Tombstone (1993)

Let's be honest and upfront here: Tombstone isn't of the same caliber of film as Dances with Wolves, Last of the Mohicans, or Unforgiven. But the undeniable truth about Tombstone is that it is a very entertaining Western with a lot of impressive talent involved, including Kurt Russell as Wyatt Earp, Val Kilmer as Doc Holliday, and Sam Elliot and Bill Paxton as Wyatt's brothers Virgil and Morgan. Oh, and don't forget Charlton Heston, and a somewhat out of place Jason Priestley at the height of Beverly Hills 90210's popularity. 

Tombstone was only nominated for two awards, both for Val Kilmer at the MTV Movie Awards, so it's definitely not like the previously referenced movies in that regard. But this story, which follows one of the most famous Wild West lawmen, Wyatt Earp, also features a lot of classic Western tropes, while still feeling fresh, modern, and exciting. Tombstone was never going to change the world, but it might just make the world more entertaining for two hours and ten minutes. And without the popularity of Dances, it's highly unlikely that a studio would have taken a chance on a movie like Tombstone.

Geronimo: An American Legend (1993)

Geronimo: An American Legend is another outlier when it comes to Westerns. This movie focuses on the legendary Apache leader Geronimo, played by renowned Native American actor Wes Studi (who is also in Dances). It is, perhaps, telling that Jason Patric, Gene Hackman, and Robert Duvall all get billing before Studi in a movie where he plays the primary and titular character. As you might have guessed, this is not a perfect movie, by any means. But Geronimo is remarkable in that it is a Western through and through — other than its focus on a Native American character. Like Dances, Geronimo is full of nuanced, complex characters, in which few are uncomplicated heroes — although there are definitely villains. The tone and style of the movie is definitely an homage to earlier Westerns, and it's unlikely that it would've been made without the success of Dances, and Studi's role in it.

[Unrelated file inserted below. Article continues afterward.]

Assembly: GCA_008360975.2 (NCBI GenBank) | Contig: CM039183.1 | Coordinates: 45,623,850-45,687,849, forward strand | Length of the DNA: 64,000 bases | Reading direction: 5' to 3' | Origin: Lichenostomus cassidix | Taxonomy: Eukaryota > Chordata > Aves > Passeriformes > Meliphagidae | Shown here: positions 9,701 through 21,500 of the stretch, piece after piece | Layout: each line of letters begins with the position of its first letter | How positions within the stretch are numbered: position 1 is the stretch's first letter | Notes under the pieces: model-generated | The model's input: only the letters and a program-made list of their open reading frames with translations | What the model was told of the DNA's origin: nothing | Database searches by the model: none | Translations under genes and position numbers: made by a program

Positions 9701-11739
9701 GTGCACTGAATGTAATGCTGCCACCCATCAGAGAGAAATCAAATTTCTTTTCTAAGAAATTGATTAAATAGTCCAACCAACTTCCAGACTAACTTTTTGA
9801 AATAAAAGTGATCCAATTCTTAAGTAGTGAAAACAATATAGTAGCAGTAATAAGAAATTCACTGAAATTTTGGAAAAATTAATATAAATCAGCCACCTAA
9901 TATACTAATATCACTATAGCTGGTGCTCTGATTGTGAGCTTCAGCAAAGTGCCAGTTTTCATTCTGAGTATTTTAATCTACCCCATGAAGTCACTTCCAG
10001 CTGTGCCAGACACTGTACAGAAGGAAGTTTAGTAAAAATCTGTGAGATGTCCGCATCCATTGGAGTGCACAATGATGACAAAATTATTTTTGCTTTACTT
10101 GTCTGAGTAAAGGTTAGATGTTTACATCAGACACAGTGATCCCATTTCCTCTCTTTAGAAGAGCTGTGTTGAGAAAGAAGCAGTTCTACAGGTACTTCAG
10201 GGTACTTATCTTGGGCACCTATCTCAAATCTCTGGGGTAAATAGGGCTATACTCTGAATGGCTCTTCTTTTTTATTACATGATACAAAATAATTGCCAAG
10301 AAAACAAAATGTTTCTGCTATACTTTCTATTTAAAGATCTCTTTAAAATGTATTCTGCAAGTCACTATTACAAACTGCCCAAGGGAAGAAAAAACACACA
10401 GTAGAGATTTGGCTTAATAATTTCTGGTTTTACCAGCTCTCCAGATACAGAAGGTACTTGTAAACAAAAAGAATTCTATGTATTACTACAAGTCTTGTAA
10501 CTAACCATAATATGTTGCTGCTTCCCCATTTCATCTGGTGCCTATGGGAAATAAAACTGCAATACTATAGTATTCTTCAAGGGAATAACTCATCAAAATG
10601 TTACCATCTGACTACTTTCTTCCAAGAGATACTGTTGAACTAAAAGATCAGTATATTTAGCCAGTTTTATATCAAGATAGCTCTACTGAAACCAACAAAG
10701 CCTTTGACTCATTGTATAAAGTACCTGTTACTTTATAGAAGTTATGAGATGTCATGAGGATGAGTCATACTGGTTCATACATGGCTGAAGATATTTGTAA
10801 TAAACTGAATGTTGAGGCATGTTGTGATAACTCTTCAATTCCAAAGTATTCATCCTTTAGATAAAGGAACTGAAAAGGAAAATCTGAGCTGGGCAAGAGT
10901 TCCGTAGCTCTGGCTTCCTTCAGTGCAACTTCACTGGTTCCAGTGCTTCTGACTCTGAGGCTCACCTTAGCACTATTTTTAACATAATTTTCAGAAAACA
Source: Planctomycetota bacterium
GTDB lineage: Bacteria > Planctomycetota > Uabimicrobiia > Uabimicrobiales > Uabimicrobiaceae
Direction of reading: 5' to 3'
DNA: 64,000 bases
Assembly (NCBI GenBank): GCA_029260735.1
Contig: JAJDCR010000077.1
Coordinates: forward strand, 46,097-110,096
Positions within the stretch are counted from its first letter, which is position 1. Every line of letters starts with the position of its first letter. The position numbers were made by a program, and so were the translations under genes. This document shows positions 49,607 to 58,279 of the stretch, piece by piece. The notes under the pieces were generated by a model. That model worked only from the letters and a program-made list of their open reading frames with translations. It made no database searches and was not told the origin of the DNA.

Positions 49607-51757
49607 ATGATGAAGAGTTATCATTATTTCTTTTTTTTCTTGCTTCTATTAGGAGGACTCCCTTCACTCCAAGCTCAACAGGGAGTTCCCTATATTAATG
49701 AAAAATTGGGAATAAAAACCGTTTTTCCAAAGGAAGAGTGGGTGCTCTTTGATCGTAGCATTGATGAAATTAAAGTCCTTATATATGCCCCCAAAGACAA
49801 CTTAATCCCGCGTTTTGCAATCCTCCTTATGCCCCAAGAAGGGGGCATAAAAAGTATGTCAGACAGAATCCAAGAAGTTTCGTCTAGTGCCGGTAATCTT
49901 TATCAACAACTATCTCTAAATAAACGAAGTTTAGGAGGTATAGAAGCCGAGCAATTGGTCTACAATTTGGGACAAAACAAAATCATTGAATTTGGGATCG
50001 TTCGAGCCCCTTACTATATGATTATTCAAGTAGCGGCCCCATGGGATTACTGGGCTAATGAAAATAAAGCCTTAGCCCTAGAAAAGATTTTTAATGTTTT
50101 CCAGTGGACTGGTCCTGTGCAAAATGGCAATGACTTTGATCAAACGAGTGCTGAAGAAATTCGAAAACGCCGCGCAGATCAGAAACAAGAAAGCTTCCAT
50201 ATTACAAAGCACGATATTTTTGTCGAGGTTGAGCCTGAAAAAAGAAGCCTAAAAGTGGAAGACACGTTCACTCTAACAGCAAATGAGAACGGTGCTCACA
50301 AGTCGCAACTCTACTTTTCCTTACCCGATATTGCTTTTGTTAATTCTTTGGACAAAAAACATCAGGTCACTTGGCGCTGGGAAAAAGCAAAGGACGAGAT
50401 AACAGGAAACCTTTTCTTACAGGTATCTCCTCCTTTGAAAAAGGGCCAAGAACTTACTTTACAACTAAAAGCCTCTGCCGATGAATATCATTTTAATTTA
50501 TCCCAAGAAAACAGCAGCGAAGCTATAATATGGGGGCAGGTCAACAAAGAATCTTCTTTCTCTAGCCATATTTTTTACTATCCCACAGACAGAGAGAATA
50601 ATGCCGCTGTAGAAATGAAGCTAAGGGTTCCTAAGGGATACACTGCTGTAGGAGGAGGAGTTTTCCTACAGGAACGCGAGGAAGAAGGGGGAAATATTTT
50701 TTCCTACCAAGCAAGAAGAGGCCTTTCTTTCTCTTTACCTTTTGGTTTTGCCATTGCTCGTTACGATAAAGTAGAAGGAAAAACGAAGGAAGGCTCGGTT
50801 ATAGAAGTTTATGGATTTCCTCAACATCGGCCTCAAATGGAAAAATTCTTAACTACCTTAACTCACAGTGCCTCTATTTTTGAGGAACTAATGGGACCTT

Westerns of the 21st century

While the post-Dances Western resurgence initially only lasted a few years, its effects can still be felt today in more recent movies like 2007's The Assassination of Jesse James by the Coward Robert Ford and the 2010 True Grit remake. Both films have a similar tone and approach to Dances, although they certainly also have a great deal in common with other modern Westerns like Unforgiven. They're darker, grittier, but also show a lot of heart and even some comedy, while still getting the point across that the Western frontier was not a place where anyone was safe — even, or especially, famous outlaws. Both of these movies were nominated for multiple Oscars, and although neither won anything, they did win other awards. It's safe to say that while studios aren't popping out tons of Westerns these days the way they used to in the heyday of the genre, the Westerns that are being produced are of a different caliber. In that sense, films like these owe a debt to Dances as well.

Modern-day Westerns

One part of the genre we haven't touched on yet are the Westerns that take place in a more modern-day setting. After Dances, in addition to the classic style of Western we've already discussed, there was also an increase in movies with Western themes that don't take place in the frontier days, but in a modern setting. These offerings are as varied as the goofy City Slickers, the stirring Brokeback Mountain, and the brutal No Country for Old Men. Granted, Brokeback Mountain is more of a historical film, taking place in the 1960s, but that's a lot more modern than previous Westerns. Movies like these are proof that the Western genre doesn't have to be limited to old-school cowboy shoot-'em-ups set in the wild frontier. Westerns can transcend a particular time, and be about a certain kind of life that has happened over the centuries in the American West. And if Dances with Wolves had not renewed interest in the genre, we likely wouldn't get to see these kinds of films as often.